Making sense of how life fits together - Bobbi Seleski
From something as miniscule as a cell to the biosphere we all call home, living things fit together in numerous interesting ways. Bobbi Seleski catalogs biology from our body and beyond, tracking how unicellular organisms, tissues, organs, organ systems, organisms, populations, communities, ecosystems, and our biosphere build off of each other and work together.
About 1.1 billion years from now, the sun will begin to change. As the hydrogen fuel in its core is used up, the burning will spread outward toward the surface. This will make the sun grow brighter. This increased radiation will have a devastating effect on our planet. Here’s what that might look like.
The Last Pictures: A collection of 100 photographs that will be etched onto an ultra-archival, golden silicon disc and sent into orbit on board the Echostar XVI satellite this month. It is a time capsule that is meant to outlast the Sun itself, a permanent record of our civilization. Read more about it @brainpickings.
Exciting news for people who are curious about where we came from and what makes our planet tick! Henry Reich, they guy behind MinutePhysics, has a new channel called MinuteEarth, all about how we know what we know about the history of our planet.
This unearthly, reddish river in southwestern Spain is unlike any you’ve ever seen before. The water gets its coloration from iron dissolved in the water, and is notable for being extremely acidic. This may not sound like a suitable place to find life, but living in the bizarre waters of Rio Tinto are extremophile aerobic microorganisms that feed on the iron and sulphide minerals plentiful in the river.
Scientists now believe that these conditions could be the perfect analogue to what happens when liquid water flows on other planets or moons, such as on Mars or perhaps on Jupiter’s moon, Europa. If life can survive under these conditions here on Earth, then it’s possible that it also has survived elsewhere, making Rio Tinto an important case study into astrobiology.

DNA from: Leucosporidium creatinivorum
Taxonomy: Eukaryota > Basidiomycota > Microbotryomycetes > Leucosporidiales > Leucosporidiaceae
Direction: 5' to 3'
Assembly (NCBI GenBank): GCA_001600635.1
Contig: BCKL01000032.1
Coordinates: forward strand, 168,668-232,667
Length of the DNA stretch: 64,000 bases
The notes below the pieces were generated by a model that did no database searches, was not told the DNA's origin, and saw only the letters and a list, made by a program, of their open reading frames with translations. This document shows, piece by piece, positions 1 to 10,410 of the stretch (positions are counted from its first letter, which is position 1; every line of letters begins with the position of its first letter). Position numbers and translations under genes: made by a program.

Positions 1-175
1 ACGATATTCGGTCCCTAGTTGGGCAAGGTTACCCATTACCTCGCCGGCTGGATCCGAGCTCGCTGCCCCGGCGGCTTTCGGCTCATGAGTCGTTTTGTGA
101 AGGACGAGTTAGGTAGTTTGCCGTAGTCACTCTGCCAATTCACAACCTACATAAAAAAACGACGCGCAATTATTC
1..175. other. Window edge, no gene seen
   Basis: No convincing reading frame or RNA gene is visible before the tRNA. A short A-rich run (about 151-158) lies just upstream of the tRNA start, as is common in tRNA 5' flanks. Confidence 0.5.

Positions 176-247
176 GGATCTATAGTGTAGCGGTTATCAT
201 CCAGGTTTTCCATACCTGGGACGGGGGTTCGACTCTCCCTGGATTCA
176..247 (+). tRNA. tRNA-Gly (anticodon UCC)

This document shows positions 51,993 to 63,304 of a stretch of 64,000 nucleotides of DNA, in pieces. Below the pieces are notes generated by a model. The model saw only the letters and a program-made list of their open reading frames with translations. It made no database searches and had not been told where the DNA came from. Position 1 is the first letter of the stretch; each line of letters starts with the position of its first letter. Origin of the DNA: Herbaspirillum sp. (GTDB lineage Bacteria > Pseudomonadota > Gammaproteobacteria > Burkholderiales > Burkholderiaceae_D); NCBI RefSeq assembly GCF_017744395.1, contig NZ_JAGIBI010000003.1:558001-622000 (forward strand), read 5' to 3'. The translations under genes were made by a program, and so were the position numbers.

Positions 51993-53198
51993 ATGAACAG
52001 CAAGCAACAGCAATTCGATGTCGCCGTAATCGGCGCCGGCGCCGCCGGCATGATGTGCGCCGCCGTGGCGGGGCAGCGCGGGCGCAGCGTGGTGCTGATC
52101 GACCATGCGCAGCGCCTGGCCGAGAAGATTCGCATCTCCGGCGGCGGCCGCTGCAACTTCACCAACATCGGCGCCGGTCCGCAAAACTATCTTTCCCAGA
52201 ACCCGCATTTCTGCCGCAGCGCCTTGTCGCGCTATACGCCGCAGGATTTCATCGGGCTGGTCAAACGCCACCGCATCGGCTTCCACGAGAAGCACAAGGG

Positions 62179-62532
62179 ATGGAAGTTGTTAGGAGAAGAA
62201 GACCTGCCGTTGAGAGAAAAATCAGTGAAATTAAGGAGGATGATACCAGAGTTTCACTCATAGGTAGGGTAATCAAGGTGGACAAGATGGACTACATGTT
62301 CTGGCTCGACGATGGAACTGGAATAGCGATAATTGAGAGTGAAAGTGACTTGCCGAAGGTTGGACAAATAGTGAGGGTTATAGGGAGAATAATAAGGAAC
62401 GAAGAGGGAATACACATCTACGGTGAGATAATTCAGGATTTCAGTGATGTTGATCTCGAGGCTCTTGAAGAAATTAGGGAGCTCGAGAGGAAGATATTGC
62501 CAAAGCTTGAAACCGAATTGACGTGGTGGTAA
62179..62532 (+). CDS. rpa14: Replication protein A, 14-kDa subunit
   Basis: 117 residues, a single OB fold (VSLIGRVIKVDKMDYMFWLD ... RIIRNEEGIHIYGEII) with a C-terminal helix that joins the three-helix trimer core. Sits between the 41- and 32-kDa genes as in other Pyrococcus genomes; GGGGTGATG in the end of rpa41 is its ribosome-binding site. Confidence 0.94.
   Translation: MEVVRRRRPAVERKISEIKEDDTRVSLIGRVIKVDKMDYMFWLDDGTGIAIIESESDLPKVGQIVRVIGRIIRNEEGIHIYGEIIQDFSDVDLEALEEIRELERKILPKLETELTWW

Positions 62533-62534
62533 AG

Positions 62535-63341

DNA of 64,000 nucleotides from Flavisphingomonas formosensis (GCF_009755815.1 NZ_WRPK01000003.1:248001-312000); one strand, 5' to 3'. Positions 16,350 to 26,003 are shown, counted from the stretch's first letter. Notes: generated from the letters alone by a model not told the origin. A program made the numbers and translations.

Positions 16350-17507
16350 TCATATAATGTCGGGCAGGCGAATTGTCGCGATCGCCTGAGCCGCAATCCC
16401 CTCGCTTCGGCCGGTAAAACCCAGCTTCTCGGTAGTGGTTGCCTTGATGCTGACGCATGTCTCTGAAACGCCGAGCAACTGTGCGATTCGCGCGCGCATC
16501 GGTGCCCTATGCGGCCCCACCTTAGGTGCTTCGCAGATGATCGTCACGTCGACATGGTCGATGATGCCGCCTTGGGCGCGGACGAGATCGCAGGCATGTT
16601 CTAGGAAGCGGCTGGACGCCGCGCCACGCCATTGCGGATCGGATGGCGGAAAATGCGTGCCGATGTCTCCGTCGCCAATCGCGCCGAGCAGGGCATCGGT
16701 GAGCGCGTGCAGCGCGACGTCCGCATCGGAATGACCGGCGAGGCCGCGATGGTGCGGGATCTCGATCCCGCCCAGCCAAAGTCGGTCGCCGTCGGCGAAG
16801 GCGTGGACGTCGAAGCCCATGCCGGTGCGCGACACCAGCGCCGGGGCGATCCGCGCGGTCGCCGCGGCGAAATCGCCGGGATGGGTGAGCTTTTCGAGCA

Earth teems with a staggering variety of animals, including 9,000 kinds of birds, 28,000 types of fish, and more than 350,000 species of beetles. What explains this explosion of living creatures—1.4 million different species discovered so far, with perhaps another 50 million to go? The source of life’s endless forms was a profound mystery until Charles Darwin brought forth his revolutionary idea of natural selection. But Darwin’s radical insights raised as many questions as they answered. What actually drives evolution and turns one species into another? To what degree do different animals rely on the same genetic toolkit? And how did we evolve?
“What Darwin Never Knew” offers answers to riddles that Darwin couldn’t explain. Breakthroughs in a brand-new science—nicknamed “evo devo”—are linking the enigmas of evolution to another of nature’s great mysteries, the development of the embryo. NOVA takes viewers on a journey from the Galapagos Islands to the Arctic, and from the explosion of animal forms half a billion years ago to the research labs of today. Scientists are finally beginning to crack nature’s biggest secrets at the genetic level. The results are confirming the brilliance of Darwin’s insights while revealing clues to life’s breathtaking diversity in ways the great naturalist could scarcely have imagined.
Once every 2,000 years or so, an asteroid the size of a football field comes in contact with the Earth. Then, every few million years, our planet experiences an impact event. This is when an object big enough to end life as we know it collides with Earth. Scientists generally agree that an asteroid impact eliminated the dinosaurs about 65 million years ago.
Not only have these impacts shaped evolution, they have created important ore deposits and land disturbances. Impacts have even helped shape and form our oceans. 7 asteroid impacts on Earth
“An asteroid half the size of a football field will give Earth the ultimate close shave this month, passing closer than many satellites when it whizzes by, but it won’t hit the planet, NASA scientists say.
The asteroid 2012 DA14 will fly by Earth on Feb. 15 and zip within 17,200 miles (27, 680 kilometers) of the planet during the cosmic close encounter. The asteroid will approach much closer to Earth than the moon, and well inside the paths of navigation and communications satellites.
“This is a record-setting close approach,” Don Yeomans, the head of NASA’s asteroid-tracking program, said in a statement. “Since regular sky surveys began in the 1990s, we’ve never seen an object this big get so close to Earth.”